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“[A] Harry Potter-ish action-adventure romance” set during the Arab Spring, from the New York Times–bestselling author of the Ms. Marvel comic book series (The New York Times). In an unnamed Middle Eastern security state, a young Arab-Indian hacker, who goes by Alif, shields his clients—dissidents, outlaws, revolutionaries, and other watched groups—from surveillance, and tries to stay out of trouble. The aristocratic woman Alif loves has jilted him for a prince chosen by her parents, and his computer has just been breached by the state’s electronic security force, putting his clients and himself on the line. Then it turns out his lover’s new fiancé is the “Hand of God,” as they call the head of state security, and his henchmen come after Alif, driving him underground. When Alif discovers The Thousand and One Days, the secret book of the jinn, which both he and the Hand suspect may unleash a new level of information technology, the stakes are raised and Alif must struggle for life or death, aided by forces seen and unseen. This “tale of literary enchantment, political change, and religious mystery” was a New York Times Notable Book and winner of the World Fantasy Award for Best Novel (Gregory Maguire). “Wilson has a deft hand with myth and with magic.” —Neil Gaiman, author of American Gods
This vivid introduction to the heart of Islam offers a unique approach to understanding Allah, the central focus of Muslim religious expression. Drawing on history, culture, theology, politics, and the media, Bruce B. Lawrence identifies key religious practices by which Allah is revered and remembered, illuminating how the very name of Allah is interwoven into the everyday experience of millions of Muslims. For Muslims, as for adherents of other religions, intentions as well as practices are paramount in one's religious life. Lawrence elucidates how public utterances, together with private pursuits, reflect the emotive, sensory, and intellectual aspirations of the devout. Ranging from the practice of the tongue (speaking) to practices in cyberspace (online religious activities), Lawrence explores how Allah is invoked, defined, remembered, and also debated. While the practice of the heart demonstrates how Allah is remembered in Sufism, the mystical branch of Islam, the practice of the mind examines how theologians and philosophers have defined Allah in numerous contexts, often with conflicting aims. The practice of the ear marks the contemporary period, in which Lawrence locates and then assesses competing calls for jihad, or religious struggle, within the cacophony of an immensely diverse umma, the worldwide Muslim community.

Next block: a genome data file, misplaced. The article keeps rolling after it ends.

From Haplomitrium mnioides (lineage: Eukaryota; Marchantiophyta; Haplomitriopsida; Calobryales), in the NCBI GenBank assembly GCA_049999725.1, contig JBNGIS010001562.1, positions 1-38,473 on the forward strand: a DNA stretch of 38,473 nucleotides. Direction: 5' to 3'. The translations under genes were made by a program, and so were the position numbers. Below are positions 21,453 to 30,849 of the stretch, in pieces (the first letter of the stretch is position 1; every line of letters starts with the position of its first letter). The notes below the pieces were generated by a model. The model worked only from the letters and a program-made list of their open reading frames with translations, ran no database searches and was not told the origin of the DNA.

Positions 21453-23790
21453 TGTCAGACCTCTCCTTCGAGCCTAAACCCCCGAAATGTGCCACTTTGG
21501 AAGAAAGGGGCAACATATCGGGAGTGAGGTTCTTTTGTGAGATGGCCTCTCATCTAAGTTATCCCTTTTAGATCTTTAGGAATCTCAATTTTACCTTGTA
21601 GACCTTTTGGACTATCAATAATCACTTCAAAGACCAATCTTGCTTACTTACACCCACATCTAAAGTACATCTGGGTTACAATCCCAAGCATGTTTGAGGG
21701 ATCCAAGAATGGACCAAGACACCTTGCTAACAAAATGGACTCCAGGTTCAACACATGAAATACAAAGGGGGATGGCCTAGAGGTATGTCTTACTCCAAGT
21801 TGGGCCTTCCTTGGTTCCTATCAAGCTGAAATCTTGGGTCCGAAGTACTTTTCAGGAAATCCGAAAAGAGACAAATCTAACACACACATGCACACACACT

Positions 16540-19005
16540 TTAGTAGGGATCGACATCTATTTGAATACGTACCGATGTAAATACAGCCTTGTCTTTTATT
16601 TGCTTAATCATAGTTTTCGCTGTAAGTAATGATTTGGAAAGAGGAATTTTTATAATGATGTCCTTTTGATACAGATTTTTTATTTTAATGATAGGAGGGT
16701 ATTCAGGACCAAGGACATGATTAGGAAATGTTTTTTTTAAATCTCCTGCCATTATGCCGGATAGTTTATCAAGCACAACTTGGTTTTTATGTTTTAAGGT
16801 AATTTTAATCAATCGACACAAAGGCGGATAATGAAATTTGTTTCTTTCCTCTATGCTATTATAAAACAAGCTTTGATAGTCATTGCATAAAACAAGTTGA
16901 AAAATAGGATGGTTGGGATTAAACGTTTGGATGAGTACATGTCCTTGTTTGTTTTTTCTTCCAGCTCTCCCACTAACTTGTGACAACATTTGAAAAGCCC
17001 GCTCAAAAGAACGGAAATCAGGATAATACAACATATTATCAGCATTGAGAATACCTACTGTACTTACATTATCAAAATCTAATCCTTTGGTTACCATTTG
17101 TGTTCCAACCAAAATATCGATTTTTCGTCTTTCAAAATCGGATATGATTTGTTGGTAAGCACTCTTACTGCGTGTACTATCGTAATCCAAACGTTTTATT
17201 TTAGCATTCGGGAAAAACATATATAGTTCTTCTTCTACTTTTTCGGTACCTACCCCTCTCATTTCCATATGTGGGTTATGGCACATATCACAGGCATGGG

Religion in Science Fiction investigates the history of the representations of religion in science fiction literature. Space travel, futuristic societies, and non-human cultures are traditional themes in science fiction. Speculating on the societal impacts of as-yet-undiscovered technologies is, after all, one of the distinguishing characteristics of science fiction literature. A more surprising theme may be a parallel exploration of religion: its institutional nature, social functions, and the tensions between religious and scientific worldviews. Steven Hrotic investigates the representations of religion in 19th century proto-science fiction, and genre science fiction from the 1920s through the end of the century. Taken together, he argues that these stories tell an overarching story-a 'metanarrative'-of an evolving respect for religion, paralleling a decline in the belief that science will lead us to an ideal (and religion-free) future. Science fiction's metanarrative represents more than simply a shift in popular perceptions of religion: it also serves as a model for cognitive anthropology, providing new insights into how groups and identities form in a globalized world, and into how crucial a role narratives may play. Ironically, this same perspective suggests that science fiction, as it was in the 20th century, may no longer exist.